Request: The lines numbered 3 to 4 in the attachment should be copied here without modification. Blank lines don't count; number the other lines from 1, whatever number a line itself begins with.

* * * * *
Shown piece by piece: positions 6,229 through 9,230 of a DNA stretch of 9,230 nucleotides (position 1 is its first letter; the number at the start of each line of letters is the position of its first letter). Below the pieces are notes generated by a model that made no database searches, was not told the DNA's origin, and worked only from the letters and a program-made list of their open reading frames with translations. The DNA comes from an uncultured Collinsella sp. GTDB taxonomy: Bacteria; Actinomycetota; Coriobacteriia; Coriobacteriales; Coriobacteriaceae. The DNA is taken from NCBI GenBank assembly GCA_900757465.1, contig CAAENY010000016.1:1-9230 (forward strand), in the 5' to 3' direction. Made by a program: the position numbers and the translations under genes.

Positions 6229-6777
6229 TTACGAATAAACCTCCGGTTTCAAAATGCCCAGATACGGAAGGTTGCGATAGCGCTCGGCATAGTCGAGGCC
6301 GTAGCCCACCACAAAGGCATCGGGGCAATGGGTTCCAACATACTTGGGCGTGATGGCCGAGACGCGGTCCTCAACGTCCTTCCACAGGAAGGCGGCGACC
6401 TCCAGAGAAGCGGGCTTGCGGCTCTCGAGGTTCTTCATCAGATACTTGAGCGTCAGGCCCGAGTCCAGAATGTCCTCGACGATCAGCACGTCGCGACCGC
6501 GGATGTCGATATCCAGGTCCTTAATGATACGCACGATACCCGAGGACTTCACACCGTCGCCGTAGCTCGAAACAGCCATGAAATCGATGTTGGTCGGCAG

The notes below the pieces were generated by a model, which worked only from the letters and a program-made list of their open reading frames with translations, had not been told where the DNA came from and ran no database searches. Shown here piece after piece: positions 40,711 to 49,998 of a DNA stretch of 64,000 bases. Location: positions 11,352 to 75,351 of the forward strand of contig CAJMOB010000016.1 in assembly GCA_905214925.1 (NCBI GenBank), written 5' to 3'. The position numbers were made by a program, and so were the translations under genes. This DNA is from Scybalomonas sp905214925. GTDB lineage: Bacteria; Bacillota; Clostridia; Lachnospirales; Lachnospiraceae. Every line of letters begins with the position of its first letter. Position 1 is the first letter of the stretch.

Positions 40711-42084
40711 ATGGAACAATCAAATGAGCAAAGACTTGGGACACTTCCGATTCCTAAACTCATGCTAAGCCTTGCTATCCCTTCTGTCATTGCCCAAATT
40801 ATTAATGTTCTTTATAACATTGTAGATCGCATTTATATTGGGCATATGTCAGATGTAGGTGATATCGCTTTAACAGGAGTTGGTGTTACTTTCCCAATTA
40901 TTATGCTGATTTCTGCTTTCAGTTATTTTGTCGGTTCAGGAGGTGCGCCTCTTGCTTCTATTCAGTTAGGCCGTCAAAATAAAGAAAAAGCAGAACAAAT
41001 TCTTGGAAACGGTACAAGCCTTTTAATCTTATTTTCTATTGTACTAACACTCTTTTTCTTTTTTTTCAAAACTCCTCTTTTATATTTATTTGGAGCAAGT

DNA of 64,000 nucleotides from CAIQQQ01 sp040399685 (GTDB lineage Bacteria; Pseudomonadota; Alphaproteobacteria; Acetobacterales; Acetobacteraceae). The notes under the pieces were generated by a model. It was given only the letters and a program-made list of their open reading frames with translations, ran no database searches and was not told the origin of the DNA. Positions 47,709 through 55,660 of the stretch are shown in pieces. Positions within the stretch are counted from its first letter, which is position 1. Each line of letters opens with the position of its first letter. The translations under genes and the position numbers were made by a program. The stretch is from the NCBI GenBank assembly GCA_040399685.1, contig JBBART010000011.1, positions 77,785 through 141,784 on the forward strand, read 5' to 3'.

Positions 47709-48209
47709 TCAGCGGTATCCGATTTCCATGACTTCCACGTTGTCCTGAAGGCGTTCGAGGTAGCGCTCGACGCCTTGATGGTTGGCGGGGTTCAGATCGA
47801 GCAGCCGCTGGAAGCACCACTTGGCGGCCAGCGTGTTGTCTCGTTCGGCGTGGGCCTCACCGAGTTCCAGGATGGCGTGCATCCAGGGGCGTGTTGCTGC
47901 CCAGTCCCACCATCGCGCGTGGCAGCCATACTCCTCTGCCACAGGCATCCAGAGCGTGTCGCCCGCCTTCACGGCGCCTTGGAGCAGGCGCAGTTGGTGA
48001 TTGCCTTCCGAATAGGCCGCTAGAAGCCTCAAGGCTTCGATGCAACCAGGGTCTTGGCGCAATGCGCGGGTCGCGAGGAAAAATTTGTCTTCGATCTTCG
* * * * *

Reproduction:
6229 TTACGAATAAACCTCCGGTTTCAAAATGCCCAGATACGGAAGGTTGCGATAGCGCTCGGCATAGTCGAGGCC
6301 GTAGCCCACCACAAAGGCATCGGGGCAATGGGTTCCAACATACTTGGGCGTGATGGCCGAGACGCGGTCCTCAACGTCCTTCCACAGGAAGGCGGCGACC